There is no shortage of tools available to help you work through your accessibility audit. In fact, you can find a comprehensive list courtesy of the W3C website here. But at this point in an accessibility audit, it’s a good idea to spend some time reviewing the actual content of your site.

When auditing your content, including articles, images, video, podcasts, and other media, there are several questions you might ask yourself:

  • Can you tab through your main navigation? For that matter, can you easily tab through your entire user experience? This function is vital for strong accessibility.
  • As you shrink and expand your screen, is your off-screen content appropriately disabled?
  • Are heading tags used appropriately? Heading tags should help organize the structure of your content, forming an easily readable outline.
  • Do all of your videos have captions or subtitles? Audio description of videos is also sometimes desired.
  • Do all of your colors show enough contrast? This is to ensure color-blind users don’t have a confusing user experience.
  • Do all of your images have alt text? Alt text is an important descriptive tool for a wide variety of users.

This step will: Help you identify strengths and opportunities for the content on your website. From videos to articles, your content should strive to be as accessible as possible. Don’t forget the close correlation between web accessibility and SEO.

5. User Testing

At this point, you’ve spent a significant amount of time with your website, checking the code and content to see where you might have gaps in your overall accessibility. But the truth is that all of these tools can only tell you so much. There might be issues you simply haven’t thought to look out for. That’s why conducting user tests will provide you with even more invaluable information.

Ideally, user tests should be performed by users with disabilities. It’s important that your test users:

  • Identify any areas of hardship they encounter, even if they are not covered by other diagnostic or testing tools.
  • Make repeated and thorough attempts to use your website in a variety of ways and in a variety of settings (such as mobile vs. desktop), but with special emphasis placed on the ways in which it feels natural to them.
  • Interact with as many custom menus, toggles, and drop-downs as possible.
  • Note any and all issues that may come up, no matter how slight.

This step will: Help you get real and valuable feedback about how your site works from an accessibility viewpoint. In theory, you should test your website with every stage of development and improvement.

6. Creating a Checklist of Actionable Tasks

Once you’ve gathered all of this information about your website’s accessibility, it’s important to spend some time making your audit actionable. This means spending some time thinking about what your goals are. Do you want your website to be WCAG 2.0 compliant at an A or AA level? Or do you just want to make a good faith effort to improve accessibility and not worry about compliance?

Your answer to that question will influence your approach to task management once your accessibility audit is complete. It’s important to point out, however, that a website that is 99% compliant is not considered compliant.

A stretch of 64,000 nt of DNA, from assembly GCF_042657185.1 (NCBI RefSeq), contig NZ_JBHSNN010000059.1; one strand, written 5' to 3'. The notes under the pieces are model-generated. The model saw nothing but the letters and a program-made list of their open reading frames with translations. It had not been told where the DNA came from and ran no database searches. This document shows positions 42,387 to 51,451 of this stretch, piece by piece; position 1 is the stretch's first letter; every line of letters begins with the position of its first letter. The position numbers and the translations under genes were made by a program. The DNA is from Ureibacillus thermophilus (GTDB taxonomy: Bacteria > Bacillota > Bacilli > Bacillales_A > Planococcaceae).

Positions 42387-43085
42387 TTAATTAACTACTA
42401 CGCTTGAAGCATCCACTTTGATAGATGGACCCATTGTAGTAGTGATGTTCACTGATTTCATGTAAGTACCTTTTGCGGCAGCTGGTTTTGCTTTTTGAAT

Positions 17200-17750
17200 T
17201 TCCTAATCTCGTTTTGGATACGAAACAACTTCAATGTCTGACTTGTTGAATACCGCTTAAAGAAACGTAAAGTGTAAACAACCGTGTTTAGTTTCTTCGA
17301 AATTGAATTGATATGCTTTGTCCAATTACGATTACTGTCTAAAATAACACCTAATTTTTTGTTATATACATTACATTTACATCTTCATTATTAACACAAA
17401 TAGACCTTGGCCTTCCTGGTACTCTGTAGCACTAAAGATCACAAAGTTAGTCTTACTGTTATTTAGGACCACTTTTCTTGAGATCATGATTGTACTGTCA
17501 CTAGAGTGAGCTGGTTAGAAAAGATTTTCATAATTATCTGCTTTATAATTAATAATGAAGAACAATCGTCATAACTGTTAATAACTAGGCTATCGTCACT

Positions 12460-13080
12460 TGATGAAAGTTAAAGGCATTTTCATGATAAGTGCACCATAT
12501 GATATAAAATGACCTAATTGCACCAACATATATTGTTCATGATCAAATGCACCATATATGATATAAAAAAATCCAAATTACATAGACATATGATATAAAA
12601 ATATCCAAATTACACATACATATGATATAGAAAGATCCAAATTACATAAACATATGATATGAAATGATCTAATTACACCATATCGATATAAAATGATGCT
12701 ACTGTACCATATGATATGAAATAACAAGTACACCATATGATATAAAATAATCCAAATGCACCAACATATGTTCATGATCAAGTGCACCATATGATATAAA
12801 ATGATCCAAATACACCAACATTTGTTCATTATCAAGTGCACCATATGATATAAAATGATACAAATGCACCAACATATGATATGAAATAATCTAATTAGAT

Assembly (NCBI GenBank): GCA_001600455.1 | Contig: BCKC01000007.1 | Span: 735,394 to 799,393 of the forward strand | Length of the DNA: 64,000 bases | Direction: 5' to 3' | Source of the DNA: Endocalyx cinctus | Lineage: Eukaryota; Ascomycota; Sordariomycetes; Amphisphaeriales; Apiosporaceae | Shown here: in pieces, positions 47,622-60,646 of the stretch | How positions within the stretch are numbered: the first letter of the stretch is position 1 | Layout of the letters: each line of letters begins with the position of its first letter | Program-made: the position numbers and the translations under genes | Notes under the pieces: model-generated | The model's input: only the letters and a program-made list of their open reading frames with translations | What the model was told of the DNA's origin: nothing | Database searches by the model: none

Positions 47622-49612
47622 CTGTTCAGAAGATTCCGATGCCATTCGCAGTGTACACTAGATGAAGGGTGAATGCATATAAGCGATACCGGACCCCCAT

When developing an accessibility checklist for future website projects, here are a few things to consider:

  • Break down what tasks are easy to accomplish and which objectives may take more time to implement.
  • Note which tasks can be accomplished simply by changing content and which tasks will require a good developer to implement.
  • Some tasks may require a specialist or someone with specific experience to enact; those tasks should be noted ahead of time
  • If you’re developing a timeline in addition to a checklist, make sure to leave room for testing and troubleshooting
  • Be deliberate about which level of compliance you’re aiming to achieve; articulate which tasks are A level, AA level, or even AAA level tasks.
  • Match your checklist to specific compliance criteria so you know what you’re ultimately trying to achieve at every stage.

This step will: Help you stay organized as you begin the process of moving towards compliance. For some, this checklist will be quite fluid, so it’s okay to come back to this step over and over again.

Developing Websites Accessible by Anyone

In the countries like the U.S., compliance with WCAG 2.0 is legally required only for specific types of websites (for example, those associated with public education or government agencies). But that’s changing, and the onus is on web developers and content creators worldwide to ensure everyone enjoys open and equal access to the web.

Compliance with WCAG 2.0 can be challenging to achieve. But with good data and strong organization, you can make the processes easier and more manageable. Even if you don’t achieve perfect compliance, you can still make your website easier to use for users with a wide range of abilities. Knowing how to do a website accessibility audit will help you get started—but seeing it through is up to you.

Comments (3)

Great article!
I personally found that the quickest way for me to perform a website accessibility audit is to use Lighthouse. You don't need to install anything, it's already baked into the Chrome browser.
Just pop-up Dev tools, navigate to the Audits tab, select Accessibility audit and press Run Audit.
It'll give you a score and some recommendation on what you need to fix.
So, if you’re the person only beginning to dabble into accessibility, using a tool like Lighthouse is totally invaluable.
Of course, after you've cleared out all basic accessibility problems you can go deeper with various extensions and screen readers.

In previous comments, I agree, that Google Lighthouse is gaining popularity. For Audit, I use Free aChecker, WebAIM, and AudioEye. I am an ardent fan of WP Rocket and using it in combination with our Accessible and WCAG2.0 AA Compliance WordPress Theme name to produce Accessible WordPress Website with easy.

How do you 'correct' accessibility issues (and/or CSS and HTML validation)in third party plugins on your Wordpress site?